China has agreed to allow imports of rice from the U.S. for the first time, United States Secretary of Agriculture Sonny Perdue announced on Thursday.
“The agreement with China has been in the works for more than a decade and I’m pleased to see it finally come to fruition, especially knowing how greatly it will benefit our growers and industry,” Perdue said in a statement announcing that the long-delayed phytosanitary protocol to permit the import of U.S.-milled rice into China had been signed.
The announcement could be a big deal for rice farmers in Colusa County and the Sacramento Valley.
China is the world’s largest producer of rice. Since 2013, it has also been the world’s largest importer. The United States Department of Agriculture (USDA) expects China to import 4.8 million metric tons of milled rice in 2017/18, making it the world’s largest import market, according to USA Rice.
California is the second largest rice producing state, with more than 95 percent of the state’s approximately 550,000 acres of rice being grown in the Sacramento Valley. California ships about two million tons overseas to customers on average each year.
“The potential is there for market growth. It’s not a bad thing, for sure,” said Colusa County Agricultural Commissioner Greg Hinton. The biggest boon to the area’s growers and millers could be an increase in prices, which have been down in recent years.
“I know that it’s going to be good for the market and for the industry. Prices have been really depressed lately. They’ve come up a little bit recently, but it’s been a tough last couple of years for the rice growers,” said Colusa County Supervisor Denise Carter, who is also a rice grower. “China represents a huge market, and we produce a quality product. I think that’s where, for California rice, in particular, this is going to be a big deal.”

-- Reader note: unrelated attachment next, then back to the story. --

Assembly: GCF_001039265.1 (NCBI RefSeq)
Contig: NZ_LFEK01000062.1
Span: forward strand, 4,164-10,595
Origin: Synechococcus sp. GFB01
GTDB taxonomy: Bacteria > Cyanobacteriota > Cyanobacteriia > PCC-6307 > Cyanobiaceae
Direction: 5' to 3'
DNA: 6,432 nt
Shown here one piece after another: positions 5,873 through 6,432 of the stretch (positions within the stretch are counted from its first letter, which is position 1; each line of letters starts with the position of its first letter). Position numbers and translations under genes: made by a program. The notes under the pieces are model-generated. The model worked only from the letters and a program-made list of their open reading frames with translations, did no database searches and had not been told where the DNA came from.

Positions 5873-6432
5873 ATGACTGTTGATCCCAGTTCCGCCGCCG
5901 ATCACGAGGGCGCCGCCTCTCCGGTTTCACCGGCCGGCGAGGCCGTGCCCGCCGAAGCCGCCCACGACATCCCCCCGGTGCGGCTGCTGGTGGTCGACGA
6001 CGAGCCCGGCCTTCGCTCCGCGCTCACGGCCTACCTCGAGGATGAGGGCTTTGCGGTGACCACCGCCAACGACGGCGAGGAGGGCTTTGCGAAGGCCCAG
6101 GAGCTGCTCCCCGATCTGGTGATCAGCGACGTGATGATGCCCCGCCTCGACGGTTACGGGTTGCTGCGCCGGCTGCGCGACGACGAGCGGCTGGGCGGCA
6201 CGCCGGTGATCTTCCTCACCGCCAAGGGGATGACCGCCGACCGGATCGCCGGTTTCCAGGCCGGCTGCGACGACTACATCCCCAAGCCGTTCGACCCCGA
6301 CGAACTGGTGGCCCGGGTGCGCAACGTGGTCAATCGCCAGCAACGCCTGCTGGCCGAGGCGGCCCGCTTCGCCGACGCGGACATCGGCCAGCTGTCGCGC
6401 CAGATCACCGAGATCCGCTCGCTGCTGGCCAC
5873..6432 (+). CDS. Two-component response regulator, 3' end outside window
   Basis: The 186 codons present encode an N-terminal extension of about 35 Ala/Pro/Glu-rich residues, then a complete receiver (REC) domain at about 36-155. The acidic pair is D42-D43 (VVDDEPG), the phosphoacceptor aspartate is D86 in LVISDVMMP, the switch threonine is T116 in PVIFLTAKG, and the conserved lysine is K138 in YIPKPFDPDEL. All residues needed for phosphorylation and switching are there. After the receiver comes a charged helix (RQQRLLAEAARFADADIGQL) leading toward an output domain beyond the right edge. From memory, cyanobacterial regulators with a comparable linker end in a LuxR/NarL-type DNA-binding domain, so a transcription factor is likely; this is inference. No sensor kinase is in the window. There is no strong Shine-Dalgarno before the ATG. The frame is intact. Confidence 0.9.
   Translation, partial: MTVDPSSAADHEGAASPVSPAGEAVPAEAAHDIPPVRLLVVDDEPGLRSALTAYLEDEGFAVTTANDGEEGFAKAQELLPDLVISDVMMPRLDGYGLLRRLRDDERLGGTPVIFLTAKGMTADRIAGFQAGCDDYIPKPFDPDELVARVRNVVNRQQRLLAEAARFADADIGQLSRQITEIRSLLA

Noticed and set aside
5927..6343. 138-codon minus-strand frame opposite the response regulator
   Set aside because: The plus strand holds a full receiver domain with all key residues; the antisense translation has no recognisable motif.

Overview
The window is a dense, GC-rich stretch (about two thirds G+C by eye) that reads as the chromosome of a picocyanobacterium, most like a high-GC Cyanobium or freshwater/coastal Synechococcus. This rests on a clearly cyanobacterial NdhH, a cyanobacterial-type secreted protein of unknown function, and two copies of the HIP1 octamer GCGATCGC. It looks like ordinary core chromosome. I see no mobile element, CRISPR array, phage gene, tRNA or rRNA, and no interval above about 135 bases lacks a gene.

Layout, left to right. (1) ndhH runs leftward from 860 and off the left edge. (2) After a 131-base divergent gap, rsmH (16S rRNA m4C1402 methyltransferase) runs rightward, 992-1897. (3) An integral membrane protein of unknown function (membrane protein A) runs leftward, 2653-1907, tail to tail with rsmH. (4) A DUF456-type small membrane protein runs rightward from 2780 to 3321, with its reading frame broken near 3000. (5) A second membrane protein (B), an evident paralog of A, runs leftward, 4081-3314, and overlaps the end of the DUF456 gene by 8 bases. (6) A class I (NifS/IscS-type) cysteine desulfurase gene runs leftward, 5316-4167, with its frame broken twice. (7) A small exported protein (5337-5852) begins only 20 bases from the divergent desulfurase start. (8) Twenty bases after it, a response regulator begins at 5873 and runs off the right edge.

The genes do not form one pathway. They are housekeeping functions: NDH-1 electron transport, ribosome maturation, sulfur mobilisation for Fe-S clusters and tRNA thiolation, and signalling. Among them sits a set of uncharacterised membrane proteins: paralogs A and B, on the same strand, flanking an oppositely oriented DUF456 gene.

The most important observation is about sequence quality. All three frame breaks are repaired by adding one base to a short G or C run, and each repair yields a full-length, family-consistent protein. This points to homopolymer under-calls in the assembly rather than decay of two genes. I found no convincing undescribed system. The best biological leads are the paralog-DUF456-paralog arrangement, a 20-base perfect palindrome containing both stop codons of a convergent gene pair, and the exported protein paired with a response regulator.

The target market for US rice, and particularly California-grown rice, is China’s emerging middle class, Hinton said.
“Everything I’ve heard about it is what the U.S. is betting on is that the middle class in China will be looking for a better quality product (than what is grown in China domestically),” Hinton said. “We already have that. If they’re looking for better quality rice, it could really be a boost to us. It’s a gamble, but it’s a good one, and I’m glad that market opened up.”
While the potential is there for rice prices to rebound against the backdrop of the newly-opened market in China, it’s by no means a guarantee. It certainly won’t happen immediately.
Before any U.S. growers can export any rice to China, the new rice protocol between the two countries will need to be implemented. According to USA Rice, it is the most complex rice phytosanitary agreement the U.S. has ever entered into. The USDA said that exports to China can start after Chinese officials complete an audit of U.S. rice facilities.
“I think there is excitement to it, but rice farmers – until they can get that product over there – aren’t going to get excited about anything. I think everyone is on the fence, just waiting to see what this does to the market,” Hinton said. ■
Photo by Cheri Azevedo.